Customer-centricity is core to the development of a successful digital disruptor. It places customer needs, expectations and behaviours at the very centre of a brand’s service or product development. Convenience is often cited as a key factor in digital disruption when compared with traditional service delivery models (Amazon’s focus on convenience has changed the way in which consumers expect to buy FMCG products), and it is through the adoption of a customer-centric strategy that this standout is achieved.

Customer-centricity is often associated with a shift in focus from pre-purchase decision-making towards post-sale retention and loyalty. This shift from acquisition to retention correlates with the snowball effect often associated with disruptor brand awareness. By focusing on delivering an exceptional post-sale experience, digital disruptors encourage customer advocacy and drive the organic growth of their business.

Uber is a brand that has become synonymous with disruption. From day one, its strategy was clear. It identified an area of people’s lives where frustration around taxi wait time, price and anonymity was pushing what should have been moments of simplicity and ease to moments of anxiety. By focusing on the customer need, the Uber experience has addressed each of these areas simply and effectively and as a result is accepted as the go-to method of travel for people in most major cities around the world.

Uber’s customer-centric approach to service design has allowed it to move beyond identification of customer needs to actively influencing change in consumer expectations and behaviour.

Embrace the value of design

It may go without saying, but ensuring a brand is well designed is essential to succeeding when launching digital-only. Companies that adopt a design-centric business model have been proven to financially outperform their peers on the S&P 500 Index by more than 200% (DMI Design Value Index).

In digital terms, design necessarily goes beyond the aesthetics of a logo, typeface and colour palette. Every interaction with a customer must be meaningfully created to heighten the brand experience. When disrupting a market, it is the individual moments of delight that can add up to secure success.

MailChimp is a brand that has adopted design-centricity as a core differentiator for its business. Each interaction in the customer journey – from onboarding to list population – has been identified, enhanced and designed to deliver a seamless experience that is helpful and humorous, and importantly a contrast with traditional e-marketing providers.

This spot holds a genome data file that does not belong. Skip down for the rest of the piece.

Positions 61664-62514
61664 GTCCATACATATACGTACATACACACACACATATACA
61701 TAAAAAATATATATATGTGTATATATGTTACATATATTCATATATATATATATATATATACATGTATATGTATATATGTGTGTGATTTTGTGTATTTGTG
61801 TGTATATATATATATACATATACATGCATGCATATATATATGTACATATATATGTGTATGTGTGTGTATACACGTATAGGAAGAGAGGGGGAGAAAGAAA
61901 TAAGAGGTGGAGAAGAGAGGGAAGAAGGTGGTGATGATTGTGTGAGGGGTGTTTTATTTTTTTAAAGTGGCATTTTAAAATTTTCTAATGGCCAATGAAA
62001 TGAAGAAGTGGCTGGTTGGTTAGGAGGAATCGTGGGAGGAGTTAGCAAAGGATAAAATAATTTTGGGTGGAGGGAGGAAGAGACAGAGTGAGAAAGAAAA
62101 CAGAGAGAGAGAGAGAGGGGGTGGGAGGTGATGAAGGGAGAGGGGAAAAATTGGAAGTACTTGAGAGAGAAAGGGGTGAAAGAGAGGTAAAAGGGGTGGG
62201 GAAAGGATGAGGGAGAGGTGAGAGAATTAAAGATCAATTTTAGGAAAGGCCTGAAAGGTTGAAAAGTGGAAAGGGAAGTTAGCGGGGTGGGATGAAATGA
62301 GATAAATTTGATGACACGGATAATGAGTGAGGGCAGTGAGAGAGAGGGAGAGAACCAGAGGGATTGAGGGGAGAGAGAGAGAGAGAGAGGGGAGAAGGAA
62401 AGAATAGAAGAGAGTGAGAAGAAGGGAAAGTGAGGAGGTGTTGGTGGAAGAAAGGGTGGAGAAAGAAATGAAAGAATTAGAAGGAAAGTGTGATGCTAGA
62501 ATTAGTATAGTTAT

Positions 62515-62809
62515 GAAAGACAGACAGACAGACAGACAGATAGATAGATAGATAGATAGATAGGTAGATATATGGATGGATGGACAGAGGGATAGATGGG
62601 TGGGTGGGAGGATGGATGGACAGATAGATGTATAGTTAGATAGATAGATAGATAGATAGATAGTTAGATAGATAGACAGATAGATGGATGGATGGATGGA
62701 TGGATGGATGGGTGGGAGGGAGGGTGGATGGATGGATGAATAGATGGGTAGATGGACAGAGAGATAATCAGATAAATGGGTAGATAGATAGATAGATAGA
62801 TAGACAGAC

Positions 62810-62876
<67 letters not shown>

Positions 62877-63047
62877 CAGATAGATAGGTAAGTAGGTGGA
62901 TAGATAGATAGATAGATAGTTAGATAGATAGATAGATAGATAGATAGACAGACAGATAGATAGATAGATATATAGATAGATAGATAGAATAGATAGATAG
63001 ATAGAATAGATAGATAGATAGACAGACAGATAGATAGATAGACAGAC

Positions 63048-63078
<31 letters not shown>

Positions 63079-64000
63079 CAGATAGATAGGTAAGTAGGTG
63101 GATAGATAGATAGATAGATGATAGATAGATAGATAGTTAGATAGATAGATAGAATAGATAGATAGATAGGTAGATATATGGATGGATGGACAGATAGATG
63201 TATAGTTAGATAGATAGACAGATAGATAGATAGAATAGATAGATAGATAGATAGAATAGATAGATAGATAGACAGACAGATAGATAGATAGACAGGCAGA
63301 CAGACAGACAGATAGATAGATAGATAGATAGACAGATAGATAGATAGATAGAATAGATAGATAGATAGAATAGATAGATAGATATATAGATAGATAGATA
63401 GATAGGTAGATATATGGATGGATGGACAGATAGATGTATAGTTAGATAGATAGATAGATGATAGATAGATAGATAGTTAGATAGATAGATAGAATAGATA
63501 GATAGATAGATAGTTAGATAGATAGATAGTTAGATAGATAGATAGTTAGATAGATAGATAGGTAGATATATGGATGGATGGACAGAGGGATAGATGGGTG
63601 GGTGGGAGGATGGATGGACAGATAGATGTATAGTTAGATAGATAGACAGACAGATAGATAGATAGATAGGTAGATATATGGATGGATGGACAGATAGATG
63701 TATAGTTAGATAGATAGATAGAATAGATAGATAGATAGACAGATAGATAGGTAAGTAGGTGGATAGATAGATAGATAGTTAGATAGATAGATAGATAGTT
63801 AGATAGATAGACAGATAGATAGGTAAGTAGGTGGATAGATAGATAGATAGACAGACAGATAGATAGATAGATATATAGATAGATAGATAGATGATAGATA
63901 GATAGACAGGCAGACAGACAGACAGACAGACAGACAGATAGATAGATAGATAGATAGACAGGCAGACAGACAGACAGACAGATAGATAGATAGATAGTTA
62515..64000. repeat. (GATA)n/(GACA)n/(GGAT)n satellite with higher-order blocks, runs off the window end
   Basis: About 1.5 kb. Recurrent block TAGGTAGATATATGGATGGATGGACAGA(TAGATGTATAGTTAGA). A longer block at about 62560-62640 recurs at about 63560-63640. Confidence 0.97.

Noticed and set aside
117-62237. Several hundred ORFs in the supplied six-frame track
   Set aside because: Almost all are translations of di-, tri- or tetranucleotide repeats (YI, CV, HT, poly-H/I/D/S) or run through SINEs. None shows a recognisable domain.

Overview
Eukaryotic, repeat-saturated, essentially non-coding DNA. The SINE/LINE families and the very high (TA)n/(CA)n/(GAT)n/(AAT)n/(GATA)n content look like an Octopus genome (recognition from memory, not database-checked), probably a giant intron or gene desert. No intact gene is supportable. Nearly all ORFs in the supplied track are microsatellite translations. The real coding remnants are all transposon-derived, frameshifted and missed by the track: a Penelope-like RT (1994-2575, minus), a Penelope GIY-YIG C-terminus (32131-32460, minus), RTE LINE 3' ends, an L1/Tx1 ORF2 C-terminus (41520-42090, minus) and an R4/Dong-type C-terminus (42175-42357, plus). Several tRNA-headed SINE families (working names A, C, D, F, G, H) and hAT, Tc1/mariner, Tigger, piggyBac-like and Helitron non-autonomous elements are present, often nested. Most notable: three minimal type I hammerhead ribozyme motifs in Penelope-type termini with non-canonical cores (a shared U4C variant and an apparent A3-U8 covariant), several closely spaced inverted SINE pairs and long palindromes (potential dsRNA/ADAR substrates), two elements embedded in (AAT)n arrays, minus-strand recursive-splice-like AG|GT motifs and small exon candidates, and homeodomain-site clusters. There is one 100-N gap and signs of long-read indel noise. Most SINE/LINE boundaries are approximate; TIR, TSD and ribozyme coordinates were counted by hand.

Its tongue-in-cheek tone of voice and highly stylised identity is now immediately recognisable among its target audiences and as a platform it has designed a user interface that is simple and engaging.

Stay focused

Don’t try to be all things to all people. The best disruptors have identified a very specific ‘pain point’ or customer need and have focused all of their efforts on addressing this area better than anyone else in the market.

Diversifying the business too early can dilute the offer and introduce barriers to winning hearts and minds among customers and prospects.

Have a plan

There is a perception that entrepreneurs are strategy-free, but the reality of achieving digital disruption is that it requires serious planning. Having clarity over a brand’s positioning, identity, technology, route to market and five-year goals are essentials for achieving sustainable growth.

As digitisation has become a topic of serious boardroom attention among industry stalwarts, it is all the more important that digital challenger brands develop, document and regularly review a strategy for growth that is ambitious yet realistic, actionable rather than theoretical, and intrinsically tied to their overarching brand purpose.

In 2018, people simply expect more from the brands they engage with. Shifting consumer behaviour towards instant gratification is driving a culture centred around personalised, real-time and on-demand services. For brands with archaic business models and cumbersome processes this poses an unenviable challenge, but for those that embrace these principles as part of their core offer, the opportunity is huge.